Another favourite of mine is cleavers, a fresh pea-pod taste that makes weeding a pleasure.  I had read that it was used in the past as a rennet for cheese making.  I found a recipe for feta cheese and bought some goats milk.  I heated the milk, added the yogurt and then decided to squeeze a massive handful of cleavers into the milk mixture.  I left it and left it for days at room temperature.  After two days I had remarkably fresh smelling yoghurt, no goaty smell, no cheese though. I think that cleavers other title of ‘milk sweet’ might be interesting to explore further.

Two fabulous cycle rides – Orford/Iken/Alde and ‘Green Bagging’

This spectacular weather has been a great excuse for some serious cycling. Regular readers will know I am hoping to take part in the Dunwich Dynamo so I am steadily increasing my distances.  I don’t seem to be able to increase my average speeds though so I think I will be on the bike for in  excess of 10 hours.  Several chums have asked me how I manage, especially now I have a bike with a more racing style seat.  The seat is quite comfortable, I am naturally ‘well upholstered’ and I have recently invested in silicone knickers, with thick padding they are supposed to be good for up to three hours – so do I need to wear four pairs?

Two great rides though.  I have remapped these from Framlingham for you, parking in Framlingham is good at the Elms car park.  Both rides are mostly on very low traffic routes.  The first takes you to Orford, where there are plenty of pubs and the wonderful Pump Street Bakery, I also include a slight side track to High House Fruit Farm where they have fresh apple juice and Asparagus.  Points to watch out for on this route too Adders! on the Iken lanes, basking on the tarmac.  It is worth stopping and strolling down to the river for a spot of foraging (see above), you may also see Alpacas between Blaxhall and Farnham.  Click on the image below to go to the full map at MapMyRide.

The second ride was my Suffolk version of Munroe bagging.  I recently downloaded an app called Hill Lists, needless to say Suffolk doesn’t feature.  However, if someone would like to create the antidote I think it could be used for bagging greens, bottoms or castles all of which abound round here.  In this ride I count nine Greens, it goes over two commons, the one at Wingfield complete with tethered cattle.  It is worth checking the Wingfield website before you leave, if you have time to stop they have magnificent arts exhibitions and can offer tea and coffee.  There are plenty of pub stop-offs, if your timings suit;  The De la Pole at Wingfield, the Low House at Laxfield (actually named the Kings Head, but called the Low House) and the Queen at Dennington (actually named the Queens Head but known as Dennington Queen) all have solid reputations for food and ale.  If you just want quick supermarket fayre there is a shop in Laxfield and Framlingham has a full range of shops, coffee houses, pubs and a cycle repair shop.  This journey is largely traffic free and you will find miles of Bow and Arrow country – remember too the #bowandarrowtweetup if you are interested in joining a few of us for drinks or to watch The Social Network on 25th May 2011 at Wingfield Barns.  As before click on the map below to go to the MapMyRide site.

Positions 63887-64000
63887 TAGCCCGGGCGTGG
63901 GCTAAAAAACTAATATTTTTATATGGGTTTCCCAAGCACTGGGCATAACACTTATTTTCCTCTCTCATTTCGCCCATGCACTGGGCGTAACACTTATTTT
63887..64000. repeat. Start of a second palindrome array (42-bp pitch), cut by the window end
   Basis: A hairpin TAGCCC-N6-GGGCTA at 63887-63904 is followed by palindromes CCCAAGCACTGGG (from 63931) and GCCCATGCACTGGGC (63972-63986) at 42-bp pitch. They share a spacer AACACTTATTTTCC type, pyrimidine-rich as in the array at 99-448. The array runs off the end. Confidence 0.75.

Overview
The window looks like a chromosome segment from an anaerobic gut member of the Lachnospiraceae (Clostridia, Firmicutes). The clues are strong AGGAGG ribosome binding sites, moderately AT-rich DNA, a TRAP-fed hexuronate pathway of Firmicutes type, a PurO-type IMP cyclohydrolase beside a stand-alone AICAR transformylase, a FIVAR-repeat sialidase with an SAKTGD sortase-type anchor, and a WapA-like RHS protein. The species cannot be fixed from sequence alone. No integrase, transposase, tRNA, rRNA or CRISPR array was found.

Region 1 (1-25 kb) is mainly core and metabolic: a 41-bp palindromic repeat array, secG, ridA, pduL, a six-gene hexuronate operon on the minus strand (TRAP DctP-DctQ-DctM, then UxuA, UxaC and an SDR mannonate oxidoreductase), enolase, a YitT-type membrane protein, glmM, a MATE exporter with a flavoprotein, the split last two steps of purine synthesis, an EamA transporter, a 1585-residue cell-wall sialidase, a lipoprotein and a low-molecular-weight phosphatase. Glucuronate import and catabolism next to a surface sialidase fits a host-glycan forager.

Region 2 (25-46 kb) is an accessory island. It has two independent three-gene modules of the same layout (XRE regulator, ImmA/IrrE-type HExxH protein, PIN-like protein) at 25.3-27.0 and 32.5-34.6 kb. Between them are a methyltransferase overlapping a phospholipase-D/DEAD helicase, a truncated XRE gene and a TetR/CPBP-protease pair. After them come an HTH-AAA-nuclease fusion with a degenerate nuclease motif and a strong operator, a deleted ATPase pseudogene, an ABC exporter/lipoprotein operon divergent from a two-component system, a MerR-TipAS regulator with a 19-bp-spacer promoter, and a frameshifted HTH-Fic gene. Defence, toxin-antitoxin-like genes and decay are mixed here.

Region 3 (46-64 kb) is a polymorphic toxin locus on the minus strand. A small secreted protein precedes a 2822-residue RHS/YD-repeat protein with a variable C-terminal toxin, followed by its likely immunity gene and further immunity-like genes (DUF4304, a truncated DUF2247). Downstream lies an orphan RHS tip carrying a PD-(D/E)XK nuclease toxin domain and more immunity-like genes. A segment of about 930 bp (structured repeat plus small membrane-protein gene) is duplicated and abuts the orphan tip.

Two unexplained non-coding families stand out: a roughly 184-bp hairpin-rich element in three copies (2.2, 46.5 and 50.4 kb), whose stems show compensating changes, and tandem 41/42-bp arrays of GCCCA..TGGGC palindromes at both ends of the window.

Two Food Discussions – Why does Suffolk have a strong local food culture and a new local food festival?

One of the features of  Twitter is that it is not a forum or a place for lengthy discussions; until one breaks out.  A few comments and before long a group of us were involved in a discussion about why Suffolk and Norfolk have a strong local food culture, as opposed to other areas which seem to feel a bit adrift.  You can read and add to the full conversation synopsis here.  It ranges from great products and producers, through sympathetic media and a relative absence of the ‘big stores’, but covers much more besides.